Harsha Vardhana was a king of northern India who reunited some of the small city-states that had become independent after the fall of the Gupta dynasty and who used his position to reinvigorate the practice of Buddhism throughout his territory.
Harsha Vardhana was a son of Prabhakaravardhana, the king of Thanesar in the eastern Punjab, and was not first in the line of succession. At the age of 16 his elder brother Rajyavardhana was assassinated on the orders of the king of Gauda, Sasanka, and, inspired by the bodhisattva of Avalokitesvara, he assumed the position of regent and eventually of king. He spent a number of years fighting against Sasanka and although he was not fully successful in defeating Gauda he was able to expand his territories across five countries bordering his base in what is now Uttar Pradesh. The identity of the five countries may have equated to Sind, Magadha, Kashmir, Valabhi, and Gujarat. This would represent a considerable expanse of territory, and the labor and potential for taxation that it yielded had enormous potential for development. Harsha Vardhana’s rule is often identified as the time at which the ancient Indian world gave way to the medieval world, in which a system of centralized comparatively small kingdoms gave way to larger, decentralized empires composed of multiple centers with diverse ethnicities and religious and cultural practices.
Harsha Vardhana’s attempts to improve his state included the establishment of diplomatic relations with China and the creation of numerous Buddhist institutions. Notable among these were the monastic center or university at Nalanda, to which Harsha Vardhana made some sort of contribution. The Chinese pilgrim Hsuan-Tsang visited and studied at Nalanda during his journey to India. Establishments aimed at helping the sick, the poor, and those traveling across his territory were created. Harsha also convened national meetings at the confluence of the rivers Yamuna and Ganges at which the fruits of his rule could be distributed among the people. After his death, Harsha Vardhana’s territory was fragmented and parts of it came under control of the Guptas. The golden age that is considered to be his rule soon came to an end.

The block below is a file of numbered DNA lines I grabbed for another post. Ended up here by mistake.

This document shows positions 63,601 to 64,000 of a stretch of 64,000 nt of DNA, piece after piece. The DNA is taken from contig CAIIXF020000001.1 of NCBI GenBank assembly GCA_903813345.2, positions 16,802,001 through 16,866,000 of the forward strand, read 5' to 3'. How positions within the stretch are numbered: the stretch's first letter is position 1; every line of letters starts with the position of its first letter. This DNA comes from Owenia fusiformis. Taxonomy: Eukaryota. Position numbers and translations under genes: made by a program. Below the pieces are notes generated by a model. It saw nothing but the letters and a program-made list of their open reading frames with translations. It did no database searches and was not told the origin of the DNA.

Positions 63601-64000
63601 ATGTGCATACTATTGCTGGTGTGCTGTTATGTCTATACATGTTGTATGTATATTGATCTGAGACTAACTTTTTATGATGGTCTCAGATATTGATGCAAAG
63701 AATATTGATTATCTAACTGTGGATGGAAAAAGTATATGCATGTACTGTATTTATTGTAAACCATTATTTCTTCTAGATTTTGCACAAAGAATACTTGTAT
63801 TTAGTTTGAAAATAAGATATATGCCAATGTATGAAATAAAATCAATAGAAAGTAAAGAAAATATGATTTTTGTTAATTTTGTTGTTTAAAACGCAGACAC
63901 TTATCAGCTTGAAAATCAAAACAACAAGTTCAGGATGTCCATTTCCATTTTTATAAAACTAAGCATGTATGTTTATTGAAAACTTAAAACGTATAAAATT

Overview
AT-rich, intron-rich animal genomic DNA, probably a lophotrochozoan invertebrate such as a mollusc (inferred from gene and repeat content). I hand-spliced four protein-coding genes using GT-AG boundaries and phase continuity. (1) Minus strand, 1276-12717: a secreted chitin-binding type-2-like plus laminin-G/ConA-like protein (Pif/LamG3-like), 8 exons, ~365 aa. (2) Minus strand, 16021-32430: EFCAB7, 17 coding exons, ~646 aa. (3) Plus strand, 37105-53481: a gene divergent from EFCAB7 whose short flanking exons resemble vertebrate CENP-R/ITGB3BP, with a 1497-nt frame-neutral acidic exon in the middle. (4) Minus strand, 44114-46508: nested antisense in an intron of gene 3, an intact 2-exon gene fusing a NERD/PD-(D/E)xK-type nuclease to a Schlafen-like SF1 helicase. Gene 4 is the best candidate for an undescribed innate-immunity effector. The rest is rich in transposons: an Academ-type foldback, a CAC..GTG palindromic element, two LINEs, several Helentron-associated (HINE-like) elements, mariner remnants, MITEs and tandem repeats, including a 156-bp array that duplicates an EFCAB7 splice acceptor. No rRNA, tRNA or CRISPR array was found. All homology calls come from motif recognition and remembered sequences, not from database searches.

Harsha Vardhana is one of the best known early Indian kings, largely because accounts of his life and times have been preserved. These include the chronicler Bana and the Chinese pilgrim Hsuan-Tsang. The king acted as a patron of the arts and fostered an environment in which literature could flourish. He himself is believed to have written three plays in Sanskrit that expound Buddhist beliefs. Despite all that is known about him, interpretation of Harsha Vardhana’s life and times remains controversial. Bana’s description contains convincing personal details of his character and life but is also composed in a very fl owery style suitable for the depiction of the kings and great people of the time, with numerous encomia and exaggerations.